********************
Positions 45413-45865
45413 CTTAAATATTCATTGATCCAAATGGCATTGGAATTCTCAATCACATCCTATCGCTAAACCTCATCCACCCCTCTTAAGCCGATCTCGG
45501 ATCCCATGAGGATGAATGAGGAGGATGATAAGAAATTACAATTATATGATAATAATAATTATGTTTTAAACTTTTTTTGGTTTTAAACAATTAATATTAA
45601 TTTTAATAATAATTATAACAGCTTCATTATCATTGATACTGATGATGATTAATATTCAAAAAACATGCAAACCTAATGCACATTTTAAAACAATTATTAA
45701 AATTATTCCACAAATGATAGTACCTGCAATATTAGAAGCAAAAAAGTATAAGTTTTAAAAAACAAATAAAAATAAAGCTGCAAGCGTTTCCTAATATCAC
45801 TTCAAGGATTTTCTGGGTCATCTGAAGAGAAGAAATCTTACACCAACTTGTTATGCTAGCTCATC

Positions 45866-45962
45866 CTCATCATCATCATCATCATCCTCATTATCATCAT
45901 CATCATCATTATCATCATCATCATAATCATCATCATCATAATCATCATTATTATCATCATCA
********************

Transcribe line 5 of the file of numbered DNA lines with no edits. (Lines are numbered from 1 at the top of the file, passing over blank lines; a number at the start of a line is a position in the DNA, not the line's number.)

45701 AATTATTCCACAAATGATAGTACCTGCAATATTAGAAGCAAAAAAGTATAAGTTTTAAAAAACAAATAAAAATAAAGCTGCAAGCGTTTCCTAATATCAC